Features: Conditional formatting; Format Painter, Auto Filter
Instructions: Click on the first cell in the giving column containing an amount (E2) and select Home, Styles, Conditional formatting. Choose Highlight Cell Rules, Between…, and indicate that the cell value is between 49999 and 499999 and choose a color for display. Then click OK. Use the same process to indicate that if the cell value is greater than or equal to 500000, and choose a different color for this display.
Now, copy (paint) this format to the remaining cells in the column. Click on the cell you have just formatted (E2) and click on the Format Painter icon—the small paintbrush located in Home, Clipboard. When the paintbrush is active, click on the first cell in your format range (E2) and drag your cursor to the end of the format range (E326). The cells with values meeting the criteria should have changed color.
Now you can use Auto Filter to view selected records. Click on a cell containing data and select Data, Sort & Filter, Auto Filter. To practice using Auto Filter, click on the pull-down menu in the in the Giving column and select Top 10 (under Number Filter). Change the selection to 20 and press return. The remaining records are the top 20 largest donors.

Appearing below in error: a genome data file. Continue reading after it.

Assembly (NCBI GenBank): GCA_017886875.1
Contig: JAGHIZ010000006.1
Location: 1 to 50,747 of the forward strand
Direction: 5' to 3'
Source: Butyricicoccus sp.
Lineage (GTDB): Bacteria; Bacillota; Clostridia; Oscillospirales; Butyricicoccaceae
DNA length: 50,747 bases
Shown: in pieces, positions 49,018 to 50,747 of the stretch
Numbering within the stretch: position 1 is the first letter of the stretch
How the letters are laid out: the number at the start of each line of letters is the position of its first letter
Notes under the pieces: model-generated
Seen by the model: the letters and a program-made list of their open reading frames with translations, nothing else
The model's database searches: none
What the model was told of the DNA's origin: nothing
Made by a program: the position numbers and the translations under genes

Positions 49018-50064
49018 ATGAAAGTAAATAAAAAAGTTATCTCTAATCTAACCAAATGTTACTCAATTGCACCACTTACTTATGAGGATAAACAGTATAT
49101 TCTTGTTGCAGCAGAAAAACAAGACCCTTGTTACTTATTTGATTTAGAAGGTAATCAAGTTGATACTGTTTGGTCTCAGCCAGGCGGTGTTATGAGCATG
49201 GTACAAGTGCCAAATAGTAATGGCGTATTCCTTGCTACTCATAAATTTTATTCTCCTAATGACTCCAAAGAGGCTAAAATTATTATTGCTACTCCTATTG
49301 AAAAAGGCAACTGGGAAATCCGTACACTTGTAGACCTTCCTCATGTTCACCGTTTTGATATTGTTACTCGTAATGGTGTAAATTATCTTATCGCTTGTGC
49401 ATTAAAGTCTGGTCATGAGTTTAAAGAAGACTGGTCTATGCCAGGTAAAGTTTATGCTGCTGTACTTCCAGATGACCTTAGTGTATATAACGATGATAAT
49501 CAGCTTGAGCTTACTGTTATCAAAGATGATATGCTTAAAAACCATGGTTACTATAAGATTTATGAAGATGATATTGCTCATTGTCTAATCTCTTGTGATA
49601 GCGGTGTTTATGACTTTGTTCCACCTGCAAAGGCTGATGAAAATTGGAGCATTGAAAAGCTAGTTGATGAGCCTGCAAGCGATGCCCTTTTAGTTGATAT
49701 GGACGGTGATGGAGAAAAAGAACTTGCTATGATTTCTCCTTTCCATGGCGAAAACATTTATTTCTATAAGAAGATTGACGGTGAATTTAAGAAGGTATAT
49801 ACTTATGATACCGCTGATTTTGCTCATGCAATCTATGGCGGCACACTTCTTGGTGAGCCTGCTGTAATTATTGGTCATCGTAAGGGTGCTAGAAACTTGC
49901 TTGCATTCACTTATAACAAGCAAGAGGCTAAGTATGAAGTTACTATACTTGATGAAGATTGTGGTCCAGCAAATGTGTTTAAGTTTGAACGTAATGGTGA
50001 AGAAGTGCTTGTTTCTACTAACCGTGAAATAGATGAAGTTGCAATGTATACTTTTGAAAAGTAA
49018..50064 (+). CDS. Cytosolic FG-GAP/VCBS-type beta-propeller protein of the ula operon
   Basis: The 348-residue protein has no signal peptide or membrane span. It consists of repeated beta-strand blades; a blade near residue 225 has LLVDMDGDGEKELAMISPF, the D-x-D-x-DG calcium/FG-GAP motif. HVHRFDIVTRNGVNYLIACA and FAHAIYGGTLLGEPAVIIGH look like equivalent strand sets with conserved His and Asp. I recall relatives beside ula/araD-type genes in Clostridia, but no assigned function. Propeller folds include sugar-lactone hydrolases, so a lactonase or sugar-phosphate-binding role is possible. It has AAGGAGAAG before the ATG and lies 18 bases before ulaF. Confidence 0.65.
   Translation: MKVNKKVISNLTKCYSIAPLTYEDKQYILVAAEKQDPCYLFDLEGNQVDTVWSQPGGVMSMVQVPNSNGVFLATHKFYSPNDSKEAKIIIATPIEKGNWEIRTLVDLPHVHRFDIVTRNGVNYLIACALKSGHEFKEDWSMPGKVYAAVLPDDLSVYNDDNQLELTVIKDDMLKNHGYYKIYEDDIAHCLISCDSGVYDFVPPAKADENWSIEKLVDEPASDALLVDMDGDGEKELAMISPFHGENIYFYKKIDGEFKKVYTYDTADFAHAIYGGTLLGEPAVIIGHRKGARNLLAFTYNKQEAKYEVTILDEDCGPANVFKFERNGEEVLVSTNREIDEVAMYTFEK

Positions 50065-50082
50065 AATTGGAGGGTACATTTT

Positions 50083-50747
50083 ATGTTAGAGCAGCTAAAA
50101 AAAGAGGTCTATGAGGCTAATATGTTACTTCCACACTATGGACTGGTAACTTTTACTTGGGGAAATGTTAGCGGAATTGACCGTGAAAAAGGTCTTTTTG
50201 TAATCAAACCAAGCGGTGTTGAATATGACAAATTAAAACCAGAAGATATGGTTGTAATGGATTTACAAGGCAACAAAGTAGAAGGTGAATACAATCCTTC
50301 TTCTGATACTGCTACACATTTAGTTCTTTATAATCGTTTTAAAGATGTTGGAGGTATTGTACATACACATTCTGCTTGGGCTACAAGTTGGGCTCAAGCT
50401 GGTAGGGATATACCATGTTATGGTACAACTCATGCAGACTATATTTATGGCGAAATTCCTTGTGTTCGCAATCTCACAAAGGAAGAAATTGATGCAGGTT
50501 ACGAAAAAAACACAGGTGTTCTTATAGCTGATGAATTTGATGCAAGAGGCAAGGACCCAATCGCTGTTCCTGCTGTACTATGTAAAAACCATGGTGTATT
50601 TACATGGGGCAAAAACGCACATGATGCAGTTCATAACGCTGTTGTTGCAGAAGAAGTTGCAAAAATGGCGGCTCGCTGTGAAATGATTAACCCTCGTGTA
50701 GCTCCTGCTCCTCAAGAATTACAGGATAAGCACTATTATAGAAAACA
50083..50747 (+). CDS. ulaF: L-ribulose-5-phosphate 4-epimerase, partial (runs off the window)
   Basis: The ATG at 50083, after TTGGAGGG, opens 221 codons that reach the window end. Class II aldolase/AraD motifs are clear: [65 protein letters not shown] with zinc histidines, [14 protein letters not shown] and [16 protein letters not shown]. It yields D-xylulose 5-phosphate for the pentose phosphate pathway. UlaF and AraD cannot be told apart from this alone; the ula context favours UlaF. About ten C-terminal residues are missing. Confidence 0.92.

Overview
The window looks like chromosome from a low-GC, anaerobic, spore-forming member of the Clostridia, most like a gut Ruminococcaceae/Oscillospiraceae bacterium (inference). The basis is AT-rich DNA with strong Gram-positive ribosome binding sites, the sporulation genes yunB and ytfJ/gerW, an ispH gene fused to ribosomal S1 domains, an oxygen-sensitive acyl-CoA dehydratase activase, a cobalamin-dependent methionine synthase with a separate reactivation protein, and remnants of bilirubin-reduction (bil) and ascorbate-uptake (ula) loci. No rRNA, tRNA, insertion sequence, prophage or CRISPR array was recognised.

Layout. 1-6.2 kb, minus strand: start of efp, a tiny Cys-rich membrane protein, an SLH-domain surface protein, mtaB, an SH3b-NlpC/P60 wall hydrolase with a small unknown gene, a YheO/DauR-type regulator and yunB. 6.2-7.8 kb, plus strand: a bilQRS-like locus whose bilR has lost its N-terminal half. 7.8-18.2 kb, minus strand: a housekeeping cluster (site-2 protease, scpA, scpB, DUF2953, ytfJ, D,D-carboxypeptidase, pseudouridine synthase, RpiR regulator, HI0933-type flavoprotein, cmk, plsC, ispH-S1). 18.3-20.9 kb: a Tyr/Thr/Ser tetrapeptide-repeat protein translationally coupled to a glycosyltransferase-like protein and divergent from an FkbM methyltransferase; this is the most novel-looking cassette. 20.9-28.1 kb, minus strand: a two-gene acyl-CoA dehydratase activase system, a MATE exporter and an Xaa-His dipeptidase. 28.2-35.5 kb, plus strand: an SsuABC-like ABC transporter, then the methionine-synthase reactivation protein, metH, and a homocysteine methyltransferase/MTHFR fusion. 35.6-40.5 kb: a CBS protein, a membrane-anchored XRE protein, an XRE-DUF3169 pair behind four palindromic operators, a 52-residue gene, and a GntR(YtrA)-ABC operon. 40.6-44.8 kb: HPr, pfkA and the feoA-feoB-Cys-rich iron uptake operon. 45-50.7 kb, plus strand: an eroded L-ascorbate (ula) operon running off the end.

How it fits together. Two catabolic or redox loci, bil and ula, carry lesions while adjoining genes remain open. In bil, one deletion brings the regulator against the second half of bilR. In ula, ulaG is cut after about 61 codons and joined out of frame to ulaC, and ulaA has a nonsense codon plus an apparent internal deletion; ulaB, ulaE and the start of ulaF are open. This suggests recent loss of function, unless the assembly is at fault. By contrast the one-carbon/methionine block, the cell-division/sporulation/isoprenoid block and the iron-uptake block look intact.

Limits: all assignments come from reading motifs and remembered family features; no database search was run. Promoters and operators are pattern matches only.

Now return to your original view by clicking on the Giving pull-down menu again, and placing a checkmark in (Select All). Now click on the pull down menu next to Location and select DC Region. By scrolling down, you can see all donors in the DC region only.
Now return to the giving column and select Number Filters, Custom Filter. Indicate that you wish to see records for which the cell value is greater than or equal to 50000. Now imagine that you’re going to have an invitation-only party of insect enthusiasts in the DC area. Use the Interests pull-down to find donors interested in Insects. Save this file as 301InsectLovers.
Print your spreadsheet on one page showing the answers to the question – only Insect Lovers in the DC Region donating $50,000 or more. Don’t worry if you don’t have a color printer. It’ll show up shaded.
Question 4: In the Southern region, which are the two most heavily supported interests by corporate donors, and what are the amounts?
Features: Pivot table / pivot chart.
Instructions: Re-open your original data file: FunWithExcel, and save it as 301Pivot. Click on a cell containing data and select Insert, Pivot Chart.
Indicate that your data is in the A1 to F326 range of your existing Excel list, and indicate that you would like to see your results in a new worksheet. Click OK. Notice that you now have a blank chart in the middle and a blank table on the left. You should see a list of PivotChart fields in the upper right that are the same as the fields in the upper row of your spreadsheet.